Local seniors have created JP@Home, a new grassroots membership group with the mission of keeping aging citizens at home as long as possible. The group, partnering with Jamaica Plain-based Ethos, will be launched at Ethos’s 40th Anniversary Event on Oct. 23.
JP@Home will let members join in a group purchase of such services as home visits and transportation, enabling them to live in private housing rather than a nursing home.
“We’re essentially a buying consortium, like a co-op,” said founding member Sandee Storey, who is also a Gazette columnist. “This is about aging well at home. Living at home is cheaper and more comfortable for most people, and JP@Home will help enable that.”
Ethos is a nonprofit that has been serving southeast Boston’s seniors for four decades. Its mission includes keeping seniors living in private homes as long as possible.
“We’ve come very far in the past 40 years. We’re now a $16 million operation that promotes the dignity and independence of 2,000 elderly and disabled persons, and we’d like to celebrate that at our 40th anniversary event,” said Dale Mitchell, executive director of Ethos and a JP resident.
“It’s very different when the community itself comes to us saying they want to organize the community around aging issues. I’m very flattered and impressed that they had the confidence and trust in Ethos to reach out,” said Mitchell.
The partnership with Ethos will provide financial support to JP@Home, and a board member of JP@Home will also be able to serve on the Ethos board.
The organization will be able to provide essential social services such as home visits for periods of one hour or four hours, all at discount prices. They will also provide free home safety inspections once a year.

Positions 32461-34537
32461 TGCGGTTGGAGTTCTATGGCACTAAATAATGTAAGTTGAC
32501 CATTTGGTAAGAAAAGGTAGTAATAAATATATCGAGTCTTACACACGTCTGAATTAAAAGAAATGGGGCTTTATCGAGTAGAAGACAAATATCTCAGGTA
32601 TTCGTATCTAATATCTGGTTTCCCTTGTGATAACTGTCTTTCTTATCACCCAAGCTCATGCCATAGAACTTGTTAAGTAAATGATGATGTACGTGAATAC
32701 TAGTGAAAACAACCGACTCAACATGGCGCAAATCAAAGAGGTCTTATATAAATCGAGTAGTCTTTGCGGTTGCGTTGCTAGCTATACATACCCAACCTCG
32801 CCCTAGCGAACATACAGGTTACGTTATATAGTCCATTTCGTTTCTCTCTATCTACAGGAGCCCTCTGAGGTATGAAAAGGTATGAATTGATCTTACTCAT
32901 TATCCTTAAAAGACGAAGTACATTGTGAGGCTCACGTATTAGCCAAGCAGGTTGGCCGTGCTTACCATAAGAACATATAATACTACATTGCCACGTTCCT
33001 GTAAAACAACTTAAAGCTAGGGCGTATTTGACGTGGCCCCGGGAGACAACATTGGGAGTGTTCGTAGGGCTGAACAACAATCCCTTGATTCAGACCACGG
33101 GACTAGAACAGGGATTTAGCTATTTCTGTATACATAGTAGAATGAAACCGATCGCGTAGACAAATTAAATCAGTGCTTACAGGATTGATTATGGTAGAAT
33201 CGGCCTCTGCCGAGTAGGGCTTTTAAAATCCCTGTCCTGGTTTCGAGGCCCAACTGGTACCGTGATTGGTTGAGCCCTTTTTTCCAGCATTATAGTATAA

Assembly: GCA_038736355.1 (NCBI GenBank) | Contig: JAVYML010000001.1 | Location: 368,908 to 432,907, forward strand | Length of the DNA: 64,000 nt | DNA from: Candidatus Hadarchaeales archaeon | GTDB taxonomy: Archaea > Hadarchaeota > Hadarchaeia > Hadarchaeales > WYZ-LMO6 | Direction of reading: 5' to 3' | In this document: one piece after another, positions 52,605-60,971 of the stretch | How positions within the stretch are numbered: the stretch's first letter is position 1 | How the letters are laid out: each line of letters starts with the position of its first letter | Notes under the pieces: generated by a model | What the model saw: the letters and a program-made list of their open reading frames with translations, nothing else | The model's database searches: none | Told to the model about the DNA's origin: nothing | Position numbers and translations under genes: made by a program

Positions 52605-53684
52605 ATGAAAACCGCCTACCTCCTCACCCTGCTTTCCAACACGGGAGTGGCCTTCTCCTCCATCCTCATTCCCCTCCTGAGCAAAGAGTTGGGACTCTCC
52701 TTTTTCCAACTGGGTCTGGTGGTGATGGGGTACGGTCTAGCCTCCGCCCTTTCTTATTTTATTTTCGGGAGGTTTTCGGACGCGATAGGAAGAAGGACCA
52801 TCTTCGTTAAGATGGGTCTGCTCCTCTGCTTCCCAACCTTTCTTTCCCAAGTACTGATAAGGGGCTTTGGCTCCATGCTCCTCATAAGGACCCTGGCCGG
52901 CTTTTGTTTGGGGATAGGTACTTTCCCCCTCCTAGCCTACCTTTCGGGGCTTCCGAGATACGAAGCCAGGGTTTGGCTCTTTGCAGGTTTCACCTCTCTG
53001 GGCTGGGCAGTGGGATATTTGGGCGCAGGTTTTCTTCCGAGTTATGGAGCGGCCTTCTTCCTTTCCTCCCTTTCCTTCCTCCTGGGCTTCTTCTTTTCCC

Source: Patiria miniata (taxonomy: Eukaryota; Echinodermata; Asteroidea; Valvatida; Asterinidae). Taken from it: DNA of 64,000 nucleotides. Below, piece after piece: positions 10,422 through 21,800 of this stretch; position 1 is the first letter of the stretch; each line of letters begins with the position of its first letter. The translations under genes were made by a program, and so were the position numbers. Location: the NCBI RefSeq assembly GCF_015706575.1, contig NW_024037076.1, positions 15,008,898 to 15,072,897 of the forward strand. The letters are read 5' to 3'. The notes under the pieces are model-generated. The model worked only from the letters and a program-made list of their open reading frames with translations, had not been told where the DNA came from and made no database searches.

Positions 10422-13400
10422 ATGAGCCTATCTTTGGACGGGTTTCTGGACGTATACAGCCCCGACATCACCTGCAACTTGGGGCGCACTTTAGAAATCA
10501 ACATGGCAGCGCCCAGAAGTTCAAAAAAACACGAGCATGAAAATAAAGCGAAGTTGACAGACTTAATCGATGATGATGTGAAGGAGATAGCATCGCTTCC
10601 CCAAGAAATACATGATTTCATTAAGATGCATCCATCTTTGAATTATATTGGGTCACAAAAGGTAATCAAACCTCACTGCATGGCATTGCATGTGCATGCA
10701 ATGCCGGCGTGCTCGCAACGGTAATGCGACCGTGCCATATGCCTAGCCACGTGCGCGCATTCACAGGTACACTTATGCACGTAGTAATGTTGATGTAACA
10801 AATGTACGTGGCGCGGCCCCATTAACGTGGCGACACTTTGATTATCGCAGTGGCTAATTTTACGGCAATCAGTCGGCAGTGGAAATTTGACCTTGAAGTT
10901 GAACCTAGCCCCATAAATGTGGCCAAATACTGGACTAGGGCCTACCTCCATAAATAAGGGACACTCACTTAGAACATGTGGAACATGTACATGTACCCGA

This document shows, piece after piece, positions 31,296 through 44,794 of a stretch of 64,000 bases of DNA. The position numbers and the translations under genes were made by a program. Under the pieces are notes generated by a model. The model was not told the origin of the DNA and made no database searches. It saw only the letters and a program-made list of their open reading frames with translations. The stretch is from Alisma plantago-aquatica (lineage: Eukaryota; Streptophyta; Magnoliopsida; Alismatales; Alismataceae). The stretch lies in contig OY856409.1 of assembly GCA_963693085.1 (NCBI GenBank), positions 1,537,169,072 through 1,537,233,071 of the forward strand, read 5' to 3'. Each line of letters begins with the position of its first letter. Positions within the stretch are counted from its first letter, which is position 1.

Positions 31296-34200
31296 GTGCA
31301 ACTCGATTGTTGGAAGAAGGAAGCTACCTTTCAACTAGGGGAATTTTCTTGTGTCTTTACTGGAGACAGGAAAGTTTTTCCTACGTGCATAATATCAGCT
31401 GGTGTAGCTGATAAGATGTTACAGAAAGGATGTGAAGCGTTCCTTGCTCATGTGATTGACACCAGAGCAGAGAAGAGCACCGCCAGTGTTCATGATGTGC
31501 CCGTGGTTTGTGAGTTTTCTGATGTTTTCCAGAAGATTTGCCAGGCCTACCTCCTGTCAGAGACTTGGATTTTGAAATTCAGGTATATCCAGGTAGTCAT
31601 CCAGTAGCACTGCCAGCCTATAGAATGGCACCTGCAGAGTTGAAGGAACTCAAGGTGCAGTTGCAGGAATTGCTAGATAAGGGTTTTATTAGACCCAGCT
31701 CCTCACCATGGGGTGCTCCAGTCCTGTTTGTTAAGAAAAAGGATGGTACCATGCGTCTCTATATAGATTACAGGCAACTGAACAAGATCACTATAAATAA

While focused on seniors, JP@Home has no age requirements so it remains open to anyone who might need such services, included people with disabilities.
According to the Boston Redevelopment Authority analysis of 2010 Census data, 17.8 percent of households in Jamaica Plain have at least one resident aged 65 or older. But JP’s senior population also dropped over the past 10 years, which Mitchell previously attributed in part to a lack of senior services.
A difference between Ethos and JP@Home is that the new membership organization will be able to provide support to middle-income seniors, while Ethos currently provides subsidized services to mostly low-income seniors and disabled people. “There are lots of programs for low-income seniors,” said Storey. “There are almost no programs for middle-income seniors. As soon as you hit $24,000 per year income and above, you pay full freight. No middle ground. Middle-income seniors are in jeopardy.”
JP@Home is similar to another membership program in Boston, Beacon Hill Village, but is different in that it is attached to an existing and established elder services organization that had experience in management, running programs and fundraising.
The price of membership will be $495 a year, or $41.25 a month. The fee will cover a menu of things that seniors might need free of charge, and then will allow them to be eligible on a discounted fee basis for other services.
Storey said that the organization could also be compared to insurance, since members might not need many services one month but might have an accident another month and really need the support.
Original members of the ad hoc JP@Home committee are Elsa Bengel, Arva Clark, Tottie Gelbspan and Sandee Storey. they have been joined by Ann Anderson, Beverly Arsem, Rosemary Jones, Alison Bengel Sisk and John Wicker.
For more information, call 617-522-9042, e-mail firstname.lastname@example.org or see a fact sheet and video at ethocare.org/jpathome.html.